Second in a five-part series.
Minority owned banks have admired Carver Bancorp (CARV) for a long time, even after the economic downturn took off some of the New York company's luster.
The $635 million-asset company the second-biggest bank serving the black community has since rebounded and is profitable again. It also continues to push innovative products, such as check-cashing services, for underbanked groups.
Carver also focuses on lending to churches and nonprofits. Efforts to reach those groups merit closer scrutiny next year. Carver, which remains under a February 2011 cease-and-desist order, also has capital from the Treasury Department's Troubled Asset Relief Program.
(For full Countdown 2014 coverage, click here.)
Carver can be a source of hope for minority owned banks in 2014, says Chairman and Chief Executive Deborah Wright. In a wide-ranging interview, she discusses how Carver used ties to Wall Street it received $55 million in 2011 from a group that included Goldman Sachs, Morgan Stanley and Citigroup to get back on track.
Here is an edited excerpt.
Carver rebounded from issues that existed during the recession. Does Carver's performance suggest that other struggling banks can get back on track?
DEBORAH WRIGHT: Institutions that can raise capital, versus those that were not able to, was a big dividing factor in our industry. We were able to raise capital from a small group of large institutions and it was really fundamental to us to being able to weather the storm and also have capital left over to grow the franchise.
The credit concerns we had could not have been resolved without a substantial addition to our capital. You also need a team that's mentally tough to get through this.
We made a big addition, hiring a chief operating officer, Michael Pugh, who brought some depth to our team and allowed a greater division of responsibilities that I had been carrying. He is really focused on revenue growth. I was carrying all of that and I think a lot of other community bank CEOs are doing the same thing.
It's very hard to [simultaneously] address regulatory orders, clean up your balance sheet and increase revenues.
What were the main drivers of Carver's turnaround?
The first thing was to complete the resolution of credit issues and the corollary was to get back to lending, which is where we are now, and rebuilding our loan book. You can't grow revenues as a bank without doing that. Our core retail franchise, which is growing the deposit base, has been very challenging, partly because of the complexion of the community, a significant portion of which is underbanked.
Minority banks are all very small. Given the regulatory response to the crisis and the expense curve moving out, and the additional people you need to run the franchise, $1 billion in assets may or may not be enough in terms of customer and shareholder requirements.
The essence of the challenge for minority banks is the size you need to produce the kinds of returns that a mainstream investor would look for. Every bank has to come to grips with that question. For us, it's a little harder because our natural customer . . . is in a core group that doesn't have the resources of more well-healed customers. We've always supplemented that with the institutions in our community, including churches and nonprofits. We need to be relevant to a larger group of customers than we have been historically.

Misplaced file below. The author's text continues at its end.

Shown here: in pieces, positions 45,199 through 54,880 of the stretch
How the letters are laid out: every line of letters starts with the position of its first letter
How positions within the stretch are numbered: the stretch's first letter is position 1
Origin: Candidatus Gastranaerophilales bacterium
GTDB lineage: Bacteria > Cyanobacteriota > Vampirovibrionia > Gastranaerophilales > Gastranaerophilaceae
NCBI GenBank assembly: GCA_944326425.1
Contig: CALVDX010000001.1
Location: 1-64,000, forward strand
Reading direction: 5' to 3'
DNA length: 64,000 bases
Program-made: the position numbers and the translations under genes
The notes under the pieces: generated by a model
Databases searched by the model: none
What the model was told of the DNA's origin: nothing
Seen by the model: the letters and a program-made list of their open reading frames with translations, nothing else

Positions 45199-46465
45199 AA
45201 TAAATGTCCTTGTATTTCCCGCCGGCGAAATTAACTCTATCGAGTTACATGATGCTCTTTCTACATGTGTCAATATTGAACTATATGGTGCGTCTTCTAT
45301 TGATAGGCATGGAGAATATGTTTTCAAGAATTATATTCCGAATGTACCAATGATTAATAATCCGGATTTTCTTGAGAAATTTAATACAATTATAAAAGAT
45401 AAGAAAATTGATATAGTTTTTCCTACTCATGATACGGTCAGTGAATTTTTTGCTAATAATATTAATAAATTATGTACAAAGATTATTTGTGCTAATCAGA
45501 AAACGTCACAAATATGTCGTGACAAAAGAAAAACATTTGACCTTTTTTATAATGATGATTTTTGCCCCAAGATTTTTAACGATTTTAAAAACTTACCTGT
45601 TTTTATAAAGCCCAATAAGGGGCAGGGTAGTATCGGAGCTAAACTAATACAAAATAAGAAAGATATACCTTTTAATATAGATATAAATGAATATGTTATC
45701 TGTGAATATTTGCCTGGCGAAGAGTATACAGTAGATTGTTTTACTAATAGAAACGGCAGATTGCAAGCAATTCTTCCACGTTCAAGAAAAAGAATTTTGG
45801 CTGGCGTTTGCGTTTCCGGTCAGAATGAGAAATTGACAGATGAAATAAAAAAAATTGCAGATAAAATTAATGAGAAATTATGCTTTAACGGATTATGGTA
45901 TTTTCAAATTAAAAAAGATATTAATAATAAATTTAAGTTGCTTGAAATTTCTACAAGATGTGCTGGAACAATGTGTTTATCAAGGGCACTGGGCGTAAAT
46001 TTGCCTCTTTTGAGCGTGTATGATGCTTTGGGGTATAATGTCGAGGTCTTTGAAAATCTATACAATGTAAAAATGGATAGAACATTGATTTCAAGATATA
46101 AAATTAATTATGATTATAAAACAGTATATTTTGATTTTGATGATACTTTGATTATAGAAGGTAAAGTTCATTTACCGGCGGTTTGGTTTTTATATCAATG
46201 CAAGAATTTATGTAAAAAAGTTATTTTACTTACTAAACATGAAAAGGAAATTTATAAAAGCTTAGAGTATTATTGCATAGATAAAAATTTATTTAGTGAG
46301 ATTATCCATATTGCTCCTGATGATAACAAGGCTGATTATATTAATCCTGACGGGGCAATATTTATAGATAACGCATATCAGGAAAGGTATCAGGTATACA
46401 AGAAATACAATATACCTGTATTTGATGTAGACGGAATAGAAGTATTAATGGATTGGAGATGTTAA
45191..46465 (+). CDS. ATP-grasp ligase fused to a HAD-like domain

Churches were hurt very badly, based on what happened to their parishioners. We had significant underperformance by our church borrowers for the first time in our history. We're a lot more careful now and we're shifting gears to make loans to nonprofits. They are struggling sometimes with the payment processing of their public funders.
Can you talk about your check-cashing program for the underbanked?
We see the underbanked as an important platform. We hope this population will evolve with our guidance . . . but the reality is that at least a third of the popultion is either unbanked or underbanked.
[Carver Community Cash] kiosks are now fully launched in all of our branches. We also go out to the employers and actually cash the check on site for large institutional customers. We hope to install them in more public housing authorities. It's like an ATM, but it has additional services like paying bills or wiring money.
What we are missing is a lending component. We're evaluating the good and the bad of the payday lending products. The reality is, all of us, as consumers and workers, need to borrow money from time to time, and we're going to evaluate our options to do that responsibly. It has to be done carefully because there are a lot of products that would not be right for our franchise.
What is your outlook for M&A and raising capital?
As it relates to M&A, we've got a full plate to execute on our business plan and grow our revenue. We still have to complete the steps to exit our regulatory orders.
M&A is not on the forefront this year, but I hope it will be going forward. In an era of what would sustain additional costs . . . I think inevitably there needs to be mergers of franchises like Carver.
We're not in the market to raise capital this year. Our ratios are strong and we're near the completion of the of issues from our prior lending. At the moment we don't see a business need to raise additional capital beyond what we need to generate through our organic business.